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March Promoting Sex Education and Condom Use Set for Thursday in South Africa


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In South Africa, a march is planned for Thursday calling for more comprehensive sex education and condom distribution in schools. Organizers expect about 10,000 young people to take part in the march in King Wiilliamstown in the Eastern Cape.

Nathan Geffen is a spokesperson for the Treatment Action Campaign, an organizer of the demonstration and one of South Africa's largest AIDS activist groups. From Cape Town, he spoke to VOA English to Africa Service reporter Joe De Capua about the call for increased sex education and condom distribution in schools.

"This has been something that TAC members, youths particularly in TAC, have been pushing for a long time. They've been saying one of the biggest problems is that there's inadequate education around life skills and sex education in schools. There isn't an availability of condoms in schools. And therefore, the culture of using condoms for sex is not developing. In contrast to the naysayers who say condoms promote sex, the evidence is quite the opposite actually. In fact an American study has shown that where condoms are available in schools, it doesn't at all imply an increase in sexual conduct in the school…. The important thing is not to pass moral judgments and to enforce one's religious ideologies, but to ensure youth do so (have sex) without risking their health," he says.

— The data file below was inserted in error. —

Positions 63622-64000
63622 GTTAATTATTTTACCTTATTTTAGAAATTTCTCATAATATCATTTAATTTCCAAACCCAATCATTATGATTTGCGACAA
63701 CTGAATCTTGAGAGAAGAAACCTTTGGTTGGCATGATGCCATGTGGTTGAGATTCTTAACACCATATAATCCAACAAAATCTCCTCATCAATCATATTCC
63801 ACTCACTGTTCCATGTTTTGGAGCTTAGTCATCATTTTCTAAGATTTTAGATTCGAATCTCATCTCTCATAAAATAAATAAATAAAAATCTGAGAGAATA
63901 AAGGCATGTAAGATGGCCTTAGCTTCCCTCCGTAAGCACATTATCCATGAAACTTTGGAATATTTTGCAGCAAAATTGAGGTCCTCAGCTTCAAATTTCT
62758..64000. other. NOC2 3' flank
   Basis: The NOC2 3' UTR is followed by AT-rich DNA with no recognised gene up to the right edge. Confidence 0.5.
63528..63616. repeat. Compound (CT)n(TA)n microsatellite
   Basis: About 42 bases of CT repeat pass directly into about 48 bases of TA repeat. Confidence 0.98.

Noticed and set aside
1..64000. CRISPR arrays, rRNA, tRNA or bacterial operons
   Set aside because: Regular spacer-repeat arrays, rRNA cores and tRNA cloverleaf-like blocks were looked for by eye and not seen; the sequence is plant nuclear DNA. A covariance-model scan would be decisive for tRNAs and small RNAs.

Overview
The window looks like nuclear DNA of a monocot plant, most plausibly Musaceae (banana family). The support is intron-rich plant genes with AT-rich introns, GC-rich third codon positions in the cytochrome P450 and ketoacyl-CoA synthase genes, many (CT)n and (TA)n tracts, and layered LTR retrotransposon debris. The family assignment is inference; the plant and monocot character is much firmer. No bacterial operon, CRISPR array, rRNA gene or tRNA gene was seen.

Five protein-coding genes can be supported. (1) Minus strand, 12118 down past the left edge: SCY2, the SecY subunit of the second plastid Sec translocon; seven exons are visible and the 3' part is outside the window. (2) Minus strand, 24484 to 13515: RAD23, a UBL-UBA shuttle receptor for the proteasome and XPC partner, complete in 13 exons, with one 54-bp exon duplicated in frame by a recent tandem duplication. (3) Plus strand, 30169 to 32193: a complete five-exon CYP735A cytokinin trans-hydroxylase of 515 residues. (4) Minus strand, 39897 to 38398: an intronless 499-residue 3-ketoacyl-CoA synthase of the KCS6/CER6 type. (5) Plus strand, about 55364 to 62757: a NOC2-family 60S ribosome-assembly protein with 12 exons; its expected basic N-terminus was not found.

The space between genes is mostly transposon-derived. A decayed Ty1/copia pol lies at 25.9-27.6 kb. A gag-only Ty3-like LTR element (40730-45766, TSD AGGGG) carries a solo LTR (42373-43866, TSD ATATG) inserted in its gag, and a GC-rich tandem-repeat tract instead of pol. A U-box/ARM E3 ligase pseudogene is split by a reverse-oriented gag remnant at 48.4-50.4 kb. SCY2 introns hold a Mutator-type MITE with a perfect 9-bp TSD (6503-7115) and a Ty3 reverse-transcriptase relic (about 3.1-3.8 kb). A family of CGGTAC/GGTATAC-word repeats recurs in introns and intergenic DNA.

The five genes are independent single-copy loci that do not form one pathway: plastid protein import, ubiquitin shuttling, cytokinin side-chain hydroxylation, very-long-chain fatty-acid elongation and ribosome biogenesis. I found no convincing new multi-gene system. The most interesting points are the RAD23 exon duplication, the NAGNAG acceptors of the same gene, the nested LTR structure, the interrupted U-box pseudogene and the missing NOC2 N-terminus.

Geffen disagrees with those who say condoms encourage people to have sex. "The way that some religious fundamentalists go on about condoms and promoting sex is that you'd think condoms are aphrodisiacs. The problem is they're completely the opposite. People don't want to use condoms. And we have to change that culture."


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Information in this article was accurate in June 15, 2006. The state of the art may have changed since the publication date. This material is designed to support, not replace, the relationship that exists between you and your doctor. Always discuss treatment options with a doctor who specializes in treating HIV.